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There’s nothing to be embarrassed about as a stay-at-home mom in Charlotte

I’m a stay-at-home mom. And even though that’s been my gig for about a year, this might be the first time I’ve committed it to writing (or said it out loud).

I’m not embarrassed or shy about my new role, but I’ve definitely taken time to get accustomed to it.

Before we moved to Charlotte last April, I’d spent five years as a crime and politics reporter for a daily newspaper in Wisconsin. Back then, I’d often jump out of bed and run to court first thing in the morning to see who’d been charged with attempted homicide. Now I jump out of bed and run downstairs to make sure last night’s “Paw Patrol” was successfully added to the DVR.

Neither of these things is better or worse than the other (and I’m not comparing “Paw Patrol” to attempted homicide … although I do often wish we’d get to see Chase the POLICE DOG take down a hardened criminal). They’re just different, and moms all over the world have been dealing with this transition for generations. Or they’ve dealt with a different transition: going back to work full-time while leaving their kids in someone else’s care.

Sometimes I read on social media about “mommy wars” — women judging other women about their parenting decisions. Among the most divisive is whether a mom should work outside the home. If you read the comments on any article that even mentions this topic, you’ll begin to think women are pretty much screwed either way.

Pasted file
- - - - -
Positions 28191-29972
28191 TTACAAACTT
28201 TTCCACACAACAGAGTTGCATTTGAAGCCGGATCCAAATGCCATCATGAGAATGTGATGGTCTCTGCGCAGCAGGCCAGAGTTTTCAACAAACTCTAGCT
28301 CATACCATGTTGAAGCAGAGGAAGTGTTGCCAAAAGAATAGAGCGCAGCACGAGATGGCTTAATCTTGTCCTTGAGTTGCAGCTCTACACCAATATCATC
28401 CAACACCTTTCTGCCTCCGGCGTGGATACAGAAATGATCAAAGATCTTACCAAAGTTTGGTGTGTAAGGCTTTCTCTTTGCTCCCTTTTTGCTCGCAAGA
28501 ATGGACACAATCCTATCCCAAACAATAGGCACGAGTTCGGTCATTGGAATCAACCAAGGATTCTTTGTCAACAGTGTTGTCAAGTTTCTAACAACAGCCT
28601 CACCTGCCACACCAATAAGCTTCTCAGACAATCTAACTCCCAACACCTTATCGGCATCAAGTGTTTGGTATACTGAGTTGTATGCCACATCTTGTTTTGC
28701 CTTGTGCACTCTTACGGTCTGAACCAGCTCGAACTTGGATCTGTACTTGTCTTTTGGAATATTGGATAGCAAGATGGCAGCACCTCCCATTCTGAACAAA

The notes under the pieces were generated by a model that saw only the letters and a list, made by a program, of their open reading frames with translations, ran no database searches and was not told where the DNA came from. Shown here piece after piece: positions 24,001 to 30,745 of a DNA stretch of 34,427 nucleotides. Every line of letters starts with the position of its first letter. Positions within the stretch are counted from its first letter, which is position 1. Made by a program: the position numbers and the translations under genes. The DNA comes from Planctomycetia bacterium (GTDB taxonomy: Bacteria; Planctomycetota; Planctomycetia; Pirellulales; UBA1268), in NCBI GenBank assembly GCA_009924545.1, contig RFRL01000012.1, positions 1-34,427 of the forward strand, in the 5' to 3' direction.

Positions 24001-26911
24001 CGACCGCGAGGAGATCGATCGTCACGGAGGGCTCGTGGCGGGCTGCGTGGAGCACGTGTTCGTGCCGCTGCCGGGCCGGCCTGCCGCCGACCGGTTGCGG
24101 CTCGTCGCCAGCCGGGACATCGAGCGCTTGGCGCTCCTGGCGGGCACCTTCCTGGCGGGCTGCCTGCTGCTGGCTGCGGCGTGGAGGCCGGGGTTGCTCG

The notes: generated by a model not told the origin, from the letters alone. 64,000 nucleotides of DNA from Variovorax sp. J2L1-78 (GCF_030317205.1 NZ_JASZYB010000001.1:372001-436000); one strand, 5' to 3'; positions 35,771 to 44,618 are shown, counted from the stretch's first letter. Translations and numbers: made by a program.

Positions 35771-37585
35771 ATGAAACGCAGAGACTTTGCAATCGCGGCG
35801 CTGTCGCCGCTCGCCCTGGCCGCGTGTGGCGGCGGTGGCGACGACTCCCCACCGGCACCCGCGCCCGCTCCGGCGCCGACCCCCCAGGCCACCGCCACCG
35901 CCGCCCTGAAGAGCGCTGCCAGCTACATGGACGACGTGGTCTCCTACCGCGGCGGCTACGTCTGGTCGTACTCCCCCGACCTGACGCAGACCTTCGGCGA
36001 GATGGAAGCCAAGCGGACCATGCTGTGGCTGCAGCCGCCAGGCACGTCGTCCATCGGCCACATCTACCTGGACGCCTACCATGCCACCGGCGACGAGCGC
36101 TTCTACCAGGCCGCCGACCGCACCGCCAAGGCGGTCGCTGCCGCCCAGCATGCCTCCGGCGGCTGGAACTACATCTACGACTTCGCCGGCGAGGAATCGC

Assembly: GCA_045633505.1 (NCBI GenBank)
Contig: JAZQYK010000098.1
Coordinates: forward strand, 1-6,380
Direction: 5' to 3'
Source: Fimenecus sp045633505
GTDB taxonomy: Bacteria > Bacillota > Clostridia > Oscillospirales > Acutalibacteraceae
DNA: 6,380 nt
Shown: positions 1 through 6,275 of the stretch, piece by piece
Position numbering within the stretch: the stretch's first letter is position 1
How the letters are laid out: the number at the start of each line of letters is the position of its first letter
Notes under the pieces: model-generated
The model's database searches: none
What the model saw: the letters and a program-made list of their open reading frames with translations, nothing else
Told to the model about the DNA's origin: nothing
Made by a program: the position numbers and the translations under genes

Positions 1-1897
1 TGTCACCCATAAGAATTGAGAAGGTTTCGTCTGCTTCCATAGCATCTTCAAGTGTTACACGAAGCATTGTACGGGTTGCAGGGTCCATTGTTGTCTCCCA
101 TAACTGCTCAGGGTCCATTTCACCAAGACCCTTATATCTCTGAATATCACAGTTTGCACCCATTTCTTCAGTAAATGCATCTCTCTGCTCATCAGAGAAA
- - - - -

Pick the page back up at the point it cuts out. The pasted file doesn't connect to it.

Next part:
Work outside the home and you’re picking career over family and shirking your maternal duties. Stay home and you’re giving up on that career you worked so hard for — and draining your hard-working partner’s pocketbook.

It’s enough to compound the already mind-boggling anxiety of becoming a new parent. So my unsolicited advice is to ignore it. Use the time you would’ve spent reading those comments to squish up some play-dough with your toddler or finish up that last bit of work so you can get home early. Feel secure that you’re making the best decision for your family, and know all the other new parents are dealing with doubts just like you.

Fortunately the Queen City is a fabulous place to be a mom, stay-at-home or otherwise.

So many stores here offer little play areas for youngsters to burn off energy while mom shops. Even the breweries here are full of moms (and dads) holding a baby in one hand and an IPA in the other (more unsolicited advice: invest in a hands-free baby carrier so you can hold TWO IPAs).

Many Queen City companies are starting to offer extended maternity and paternity leave. Others are encouraging parents to work from home. Talk to your manager and/or HR department about what’s possible in your situation.

As for me, I became a journalist in the first place because I love telling stories and taking on a good challenge, and I hate doing the same thing every day. And I’ll tell you what: being a full-time mom to a wild 20-month-old boy has all those bases covered.

Photo: Sarah Pryor

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